Weekend update

Happy Easter! Both the House and the Senate have work periods in their home districts / states this week.

The Wall Street Journal today has an enlightening story about the Walmart-Humana merger currently under discussion.

“These vertical deals [e.g. CVS Health -Aetna, Cigna-Express Scripts] are super exciting, mostly for the potential to keep people out of the hospital,” said Zack Cooper, health economist at Yale University.
With a potential Walmart-Humana deal, “there is scope for this new entity to, in a sense, offer a product that has less bells and whistles and is more efficient and lower cost,” he said.
Outside its pharmacies—which operate across 4,700 U.S. Walmart stores—the retailer’s health-service offerings are currently limited. Walmart operates 19 clinics in Georgia, South Carolina and Texas and other providers operate about 50 additional clinics. But Walmart’s expansive retail footprint would make it a formidable competitor should it build out low-cost outpatient offerings, said industry executives and consultants.

In contrast, CVS Health has over 9,800 pharmacies in 49 states, DC, and Puerto Rico (The only state currently without a CVS pharmacy is Wyoming.)

At the OPM carrier conference last month, a speaker on the opioid panel observed, and they New York Times confirmed, that dentists are the leading prescribers of opioid based pain killers to children and young adults aged 10 to 19.  Last week, the American Dental Association announced a new policy supporting statutory opioid prescription limits and continuing education for the members.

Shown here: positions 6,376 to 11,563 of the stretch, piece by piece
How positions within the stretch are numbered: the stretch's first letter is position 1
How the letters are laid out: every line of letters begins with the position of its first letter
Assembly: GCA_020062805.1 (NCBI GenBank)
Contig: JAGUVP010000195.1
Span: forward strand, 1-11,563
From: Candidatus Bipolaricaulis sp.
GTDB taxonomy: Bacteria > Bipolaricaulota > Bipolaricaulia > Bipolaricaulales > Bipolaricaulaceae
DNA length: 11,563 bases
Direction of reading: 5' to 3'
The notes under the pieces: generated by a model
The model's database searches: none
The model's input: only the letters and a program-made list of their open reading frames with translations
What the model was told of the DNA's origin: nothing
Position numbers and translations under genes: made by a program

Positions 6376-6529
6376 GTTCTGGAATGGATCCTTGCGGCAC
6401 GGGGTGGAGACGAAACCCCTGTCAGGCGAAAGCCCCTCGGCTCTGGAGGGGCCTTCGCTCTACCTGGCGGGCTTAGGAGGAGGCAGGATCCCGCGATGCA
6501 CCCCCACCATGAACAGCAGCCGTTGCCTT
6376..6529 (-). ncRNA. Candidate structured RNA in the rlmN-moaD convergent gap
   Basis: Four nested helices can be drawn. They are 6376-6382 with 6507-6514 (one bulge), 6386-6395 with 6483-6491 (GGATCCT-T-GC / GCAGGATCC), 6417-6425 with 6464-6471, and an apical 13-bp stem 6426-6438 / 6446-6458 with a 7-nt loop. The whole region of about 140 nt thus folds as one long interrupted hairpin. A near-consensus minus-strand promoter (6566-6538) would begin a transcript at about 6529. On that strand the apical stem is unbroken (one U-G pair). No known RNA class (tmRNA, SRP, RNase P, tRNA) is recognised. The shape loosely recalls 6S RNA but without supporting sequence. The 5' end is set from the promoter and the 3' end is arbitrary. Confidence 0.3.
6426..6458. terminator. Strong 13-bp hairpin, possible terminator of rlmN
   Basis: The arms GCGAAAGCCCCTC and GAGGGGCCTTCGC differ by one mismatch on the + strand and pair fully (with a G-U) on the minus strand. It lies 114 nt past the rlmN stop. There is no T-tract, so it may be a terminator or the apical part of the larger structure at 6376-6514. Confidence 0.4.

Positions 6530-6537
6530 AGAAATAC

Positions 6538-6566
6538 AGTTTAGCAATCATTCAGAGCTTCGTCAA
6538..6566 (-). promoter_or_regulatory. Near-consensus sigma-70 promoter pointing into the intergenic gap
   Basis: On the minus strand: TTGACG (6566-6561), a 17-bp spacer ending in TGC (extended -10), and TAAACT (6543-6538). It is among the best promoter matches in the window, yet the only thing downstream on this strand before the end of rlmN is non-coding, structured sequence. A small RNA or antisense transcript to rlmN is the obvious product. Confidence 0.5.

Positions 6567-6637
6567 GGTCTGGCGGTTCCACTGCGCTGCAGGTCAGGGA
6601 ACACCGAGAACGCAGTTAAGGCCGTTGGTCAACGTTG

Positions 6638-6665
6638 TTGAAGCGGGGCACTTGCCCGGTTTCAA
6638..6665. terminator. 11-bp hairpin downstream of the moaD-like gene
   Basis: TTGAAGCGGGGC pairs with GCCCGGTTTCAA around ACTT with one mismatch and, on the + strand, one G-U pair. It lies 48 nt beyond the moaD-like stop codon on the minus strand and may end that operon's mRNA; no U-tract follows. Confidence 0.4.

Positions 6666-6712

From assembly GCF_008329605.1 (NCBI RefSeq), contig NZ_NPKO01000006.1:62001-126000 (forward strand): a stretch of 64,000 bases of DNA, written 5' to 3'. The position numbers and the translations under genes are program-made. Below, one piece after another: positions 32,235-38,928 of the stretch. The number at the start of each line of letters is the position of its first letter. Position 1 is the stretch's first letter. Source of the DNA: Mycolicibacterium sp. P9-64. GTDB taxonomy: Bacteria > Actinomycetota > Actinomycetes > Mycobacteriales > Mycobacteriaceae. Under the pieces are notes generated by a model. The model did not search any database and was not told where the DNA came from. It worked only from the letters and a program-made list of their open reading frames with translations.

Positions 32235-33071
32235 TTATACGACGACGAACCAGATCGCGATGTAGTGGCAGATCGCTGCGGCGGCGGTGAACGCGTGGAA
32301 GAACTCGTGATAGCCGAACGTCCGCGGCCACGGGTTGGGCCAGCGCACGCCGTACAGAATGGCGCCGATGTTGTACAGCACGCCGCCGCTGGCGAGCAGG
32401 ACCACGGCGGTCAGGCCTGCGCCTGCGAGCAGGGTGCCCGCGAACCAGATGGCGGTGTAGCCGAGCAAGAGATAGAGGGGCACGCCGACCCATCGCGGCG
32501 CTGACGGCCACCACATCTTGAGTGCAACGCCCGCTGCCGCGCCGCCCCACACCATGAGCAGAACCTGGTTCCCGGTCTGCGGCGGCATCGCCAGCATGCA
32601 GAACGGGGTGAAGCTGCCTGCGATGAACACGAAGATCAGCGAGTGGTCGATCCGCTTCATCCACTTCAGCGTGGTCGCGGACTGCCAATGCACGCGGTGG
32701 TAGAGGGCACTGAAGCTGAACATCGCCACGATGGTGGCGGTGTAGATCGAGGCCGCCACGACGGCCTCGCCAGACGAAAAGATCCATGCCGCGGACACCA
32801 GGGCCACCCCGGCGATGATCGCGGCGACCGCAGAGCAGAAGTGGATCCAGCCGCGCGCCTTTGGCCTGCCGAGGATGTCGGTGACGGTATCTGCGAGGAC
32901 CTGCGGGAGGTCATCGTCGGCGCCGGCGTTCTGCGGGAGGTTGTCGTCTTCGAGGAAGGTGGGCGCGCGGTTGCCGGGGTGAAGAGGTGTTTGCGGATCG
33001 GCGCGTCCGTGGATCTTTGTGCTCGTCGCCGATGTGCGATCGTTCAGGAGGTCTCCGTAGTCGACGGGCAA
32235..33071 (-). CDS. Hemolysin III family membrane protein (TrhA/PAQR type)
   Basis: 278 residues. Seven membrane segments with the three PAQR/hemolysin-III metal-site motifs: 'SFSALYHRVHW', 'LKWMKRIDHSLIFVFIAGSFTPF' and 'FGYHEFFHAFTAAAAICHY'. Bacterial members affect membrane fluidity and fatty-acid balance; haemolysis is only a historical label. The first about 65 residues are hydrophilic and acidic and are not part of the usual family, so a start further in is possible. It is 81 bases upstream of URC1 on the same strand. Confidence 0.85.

Cigna announced “a 25 percent reduction in opioid use among its customers, reaching this key metric one year ahead of its ambitious initial goal” made in 2015.

Becker’s Hospital Review reports on a survey finding the phishing hackers are moving to new tactics:

1. Attacks that are “fileless,” leveraging exploits and scripts rather than installing malicious files. These fileless techniques attempt to bypass traditional security measures that focus on scanning files, such as antivirus solutions.

2. Attacks that are “clickless,” meaning they do not rely on tricking users into selecting a malicious application. Instead, these attacks take advantage of vulnerabilities to deploy remote execution exploits to infect computers.

3. Attacks that misuse legitimate system tools and processes already present on a computer, rather than deploying malicious files. Since these attacks take advantage of legitimate pathways, they are more difficult for many security measures to detect.

4. Attacks with built in “worm” capabilities. A worm, which is a type of contagious malware, will infect software and copy itself without the need for user action. Its goal is to spread malware infections quickly, and.

5. Attacks that leverage “cryptomining” to receive their payloads. In these attacks, a cyberattacker deploys cryptomining malware on a target’s computer to process cryptocurrency transactions without the user’s knowledge.